Perhaps one of the most enjoyable things to do with a love of the outdoors is to pass it down to the next generation. If you have planned a hiking or camping trip with your child, especially if it is his or her first trip into the outdoors, there are a few things to remember.
Here is a list of 10 tips for taking your child into the outdoors, and they range from planning fun to learning safety. This list is by no means exhaustive, but it’s a good start. Enjoy:
1. PRACTICE FIRST: A child’s first trip into the outdoors will be an experience filled with the unknown. One of the things you can do to bring a little more comfort to your child is to practice first. If you have a yard or even enough room inside, spend a little time teaching your child to help in pitching the tent. Show your child the way the tent poles and stakes work and explain why each is necessary. Go through each piece of camping equipment and explain why you bring it and how to use it. Let your child know that there are certain items that are for adults only, such as a fuel-based stove and campfire equipment. If you have the time before your trip, stage a camping outing in the yard. That way, your child can become familiar with sleeping outside, but still be near the comfort of home. If your first trip is going to be a day hike, take the time to allow your child to put on a full backpack and make sure it’s fitted properly. Make sure he or she is comfortable enough to wear the pack for the duration of the hike. For extra credit, you can also make sure it’s light enough to add it to your pack just in case you have to take it yourself for perhaps the last portion of the hike.
2. STAYING HYDRATED: As many outdoors activities take place during the school break in the summer, make sure your child knows how to stay hydrated. Explain the importance of drinking water while on the trail, and keep an eye on them. When you take a drink, give them a little nudge to take a drink themselves. Make sure your child has a canteen that is easy to use. If you use a water bottle that attached to a backpack, make sure it’s easy for your child to reach without having to remove the pack. The easier it is to take a drink, the more likely it is they’ll do it.
3. BASIC FIRST AID: Although it’s not a fun thing to think about, there is always a chance of injury in the outdoors. While obviously the adults will take over in the event of a serious situation, teach your child a few basic first-aid strategies. From a scrape on the knee to a bug bite, if a child knows how to handle the situation, it might help him or her be more comfortable in an uncomfortable situation. Go through each item in your family’s first-aid kit and explain what each is for. Also, take the time to point out items that are dangerous if used incorrectly.
4. TELL THEM WHAT TO EXPECT: Before leaving on your trip, make sure your child knows what’s going to happen. Such things a child might want to know beforehand include how long the car ride is before arrival, what jobs need to be taken care of first, what will be seen in the area and what is the overall purpose of the trip. Is it a trip focused around hiking? Is fishing the main attraction? Or, are group activities the call for the day? Let your child know beforehand what his or her responsibilities will be, whether it be to fill the water cooler from the campsite spigot or to collect small sticks for firewood.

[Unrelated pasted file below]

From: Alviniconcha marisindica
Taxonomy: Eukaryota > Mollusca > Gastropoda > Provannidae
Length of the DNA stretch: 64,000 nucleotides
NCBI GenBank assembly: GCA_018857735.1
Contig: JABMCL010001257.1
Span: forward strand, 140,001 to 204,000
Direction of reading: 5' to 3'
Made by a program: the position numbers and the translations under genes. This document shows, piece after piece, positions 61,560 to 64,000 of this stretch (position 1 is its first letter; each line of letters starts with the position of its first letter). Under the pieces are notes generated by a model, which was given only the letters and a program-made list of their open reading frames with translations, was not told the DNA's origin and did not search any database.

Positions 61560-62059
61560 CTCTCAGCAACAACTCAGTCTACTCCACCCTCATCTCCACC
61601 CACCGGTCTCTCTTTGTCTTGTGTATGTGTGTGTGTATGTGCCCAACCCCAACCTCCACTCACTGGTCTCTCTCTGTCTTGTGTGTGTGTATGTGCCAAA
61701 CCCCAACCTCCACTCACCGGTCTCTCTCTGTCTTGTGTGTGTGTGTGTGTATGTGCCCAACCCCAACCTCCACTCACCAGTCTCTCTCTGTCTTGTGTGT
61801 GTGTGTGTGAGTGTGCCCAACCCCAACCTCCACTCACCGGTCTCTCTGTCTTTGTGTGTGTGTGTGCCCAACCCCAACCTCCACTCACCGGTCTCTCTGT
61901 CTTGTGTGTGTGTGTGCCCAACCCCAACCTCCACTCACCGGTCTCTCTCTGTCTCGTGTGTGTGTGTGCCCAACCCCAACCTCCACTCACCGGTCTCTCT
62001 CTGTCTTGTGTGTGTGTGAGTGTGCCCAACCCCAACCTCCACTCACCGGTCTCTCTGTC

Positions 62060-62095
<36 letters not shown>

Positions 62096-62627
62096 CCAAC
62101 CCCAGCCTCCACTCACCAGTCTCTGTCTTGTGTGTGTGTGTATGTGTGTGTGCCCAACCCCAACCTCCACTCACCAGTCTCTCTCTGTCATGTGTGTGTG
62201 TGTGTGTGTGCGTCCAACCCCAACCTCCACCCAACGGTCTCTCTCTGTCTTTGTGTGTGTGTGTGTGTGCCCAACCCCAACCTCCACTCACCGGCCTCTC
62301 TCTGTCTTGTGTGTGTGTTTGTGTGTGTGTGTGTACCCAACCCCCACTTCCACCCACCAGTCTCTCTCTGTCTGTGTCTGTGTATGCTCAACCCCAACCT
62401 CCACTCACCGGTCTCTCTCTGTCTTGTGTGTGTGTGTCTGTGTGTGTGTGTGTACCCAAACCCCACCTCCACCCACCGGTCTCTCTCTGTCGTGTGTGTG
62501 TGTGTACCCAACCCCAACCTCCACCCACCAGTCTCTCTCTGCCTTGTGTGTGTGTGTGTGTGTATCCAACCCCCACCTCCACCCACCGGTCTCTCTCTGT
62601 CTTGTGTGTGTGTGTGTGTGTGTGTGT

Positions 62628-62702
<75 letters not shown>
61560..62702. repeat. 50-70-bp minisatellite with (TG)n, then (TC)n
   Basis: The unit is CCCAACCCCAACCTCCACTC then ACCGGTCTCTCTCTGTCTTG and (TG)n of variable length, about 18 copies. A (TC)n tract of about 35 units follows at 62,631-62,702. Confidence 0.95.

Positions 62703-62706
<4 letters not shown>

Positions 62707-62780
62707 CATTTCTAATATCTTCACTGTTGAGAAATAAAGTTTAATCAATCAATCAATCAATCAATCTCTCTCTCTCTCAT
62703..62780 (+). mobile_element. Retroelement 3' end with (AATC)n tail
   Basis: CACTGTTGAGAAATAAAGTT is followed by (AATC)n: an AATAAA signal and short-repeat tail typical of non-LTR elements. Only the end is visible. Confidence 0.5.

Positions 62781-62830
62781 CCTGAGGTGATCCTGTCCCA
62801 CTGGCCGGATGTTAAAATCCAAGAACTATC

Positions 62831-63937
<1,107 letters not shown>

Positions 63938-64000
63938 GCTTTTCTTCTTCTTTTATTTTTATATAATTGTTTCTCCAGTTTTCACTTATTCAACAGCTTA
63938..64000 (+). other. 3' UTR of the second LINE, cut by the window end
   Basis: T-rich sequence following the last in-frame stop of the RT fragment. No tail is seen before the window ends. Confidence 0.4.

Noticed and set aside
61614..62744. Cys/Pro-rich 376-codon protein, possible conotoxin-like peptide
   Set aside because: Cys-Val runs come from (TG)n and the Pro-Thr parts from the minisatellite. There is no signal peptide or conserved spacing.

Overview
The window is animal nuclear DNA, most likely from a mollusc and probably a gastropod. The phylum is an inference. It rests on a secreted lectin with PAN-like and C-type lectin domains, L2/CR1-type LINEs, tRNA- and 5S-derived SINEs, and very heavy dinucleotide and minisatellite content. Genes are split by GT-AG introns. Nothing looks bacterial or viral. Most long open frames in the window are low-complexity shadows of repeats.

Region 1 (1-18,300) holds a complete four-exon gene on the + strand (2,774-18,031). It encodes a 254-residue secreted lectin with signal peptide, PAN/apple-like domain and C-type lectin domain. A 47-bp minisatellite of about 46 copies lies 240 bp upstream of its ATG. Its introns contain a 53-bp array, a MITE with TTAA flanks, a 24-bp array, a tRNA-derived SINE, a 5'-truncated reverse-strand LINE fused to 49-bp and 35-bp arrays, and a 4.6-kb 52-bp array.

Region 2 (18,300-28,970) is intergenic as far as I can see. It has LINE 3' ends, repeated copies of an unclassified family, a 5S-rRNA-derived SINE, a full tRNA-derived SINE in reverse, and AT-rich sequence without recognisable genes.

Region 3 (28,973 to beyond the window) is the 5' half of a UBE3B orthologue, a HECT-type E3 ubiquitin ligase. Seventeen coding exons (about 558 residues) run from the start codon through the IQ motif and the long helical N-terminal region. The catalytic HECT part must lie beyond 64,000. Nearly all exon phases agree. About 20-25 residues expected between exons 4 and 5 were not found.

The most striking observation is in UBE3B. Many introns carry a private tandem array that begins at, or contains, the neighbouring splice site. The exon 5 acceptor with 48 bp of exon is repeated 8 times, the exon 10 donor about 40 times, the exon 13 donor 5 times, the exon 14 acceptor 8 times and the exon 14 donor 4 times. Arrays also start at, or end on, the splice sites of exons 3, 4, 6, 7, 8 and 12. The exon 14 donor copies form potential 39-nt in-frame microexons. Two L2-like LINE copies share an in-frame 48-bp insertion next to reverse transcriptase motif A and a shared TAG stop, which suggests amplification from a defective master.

5. DIVIDING EQUIPMENT: When you’re dividing up the equipment, keep in mind if you want all the gear stowed in a central location or if you want everyone in your group to have their own equipment. If everyone is going to carry their own gear, make sure your child has everything needed to feel safe and comfortable. A good flashlight could alleviate a fear of sleeping outside in the dark. Perhaps your child will want his or her own compass to watch while out on the trails.
6. FOOTWEAR: Make sure to provide your child with the appropriate footwear for the outing. While sometimes your child’s sneakers will be sufficient, youth hiking boots are available for a trips that includes the trails. Give your child water shoes if there is a lake or river involved. Not only will water shoes provide protection from the creepy-crawlies, but they also provide extra traction which could give your child more stability on slippery surfaces. If your trip going to involve snow or cold water, waterproof boots and wool (or smartwool) socks will help keep those feet and little toes warm and dry.
7. PLAN FOR ALL TYPES OF WEATHER: If there is one certain thing about the outdoors, it’s how uncertain the weather can be. Teach your child to dress in layers, as a day hike can range from quite cold in the morning to sweltering in the afternoon. Plan for rain clouds and sunshine, bring along rain attire and plenty of sunscreen. Remember, sunburn can still occur in cloudy weather.
8. OUTDOORS DECORUM: If you feel like getting a little advanced, teach your child how to properly act in the outdoors. There are several ways to sum it up from, “leave no trace” to “take only pictures and leave only footprints.” Teaching your child to respect the outdoors and nature could be a conversation that could even lead to a greater appreciation of the outdoors.
9. WATER SAFETY: Does your trip include a lake, river or the ocean? Perhaps your campsite is within a quick skip to a riverbed. Make sure your child knows that though it may be tempting, not to go to the water alone. If there is a group of children at your outdoors activity, make sure all the children know to have an adult present when going to the water. Make sure your child knows that a life-jacket is mandatory when boating.
10. HAVE FUN: Finally, have fun with your child. That’s the whole purpose of your trip, right? Include your child in activity planning, and ask what he or she wants to do.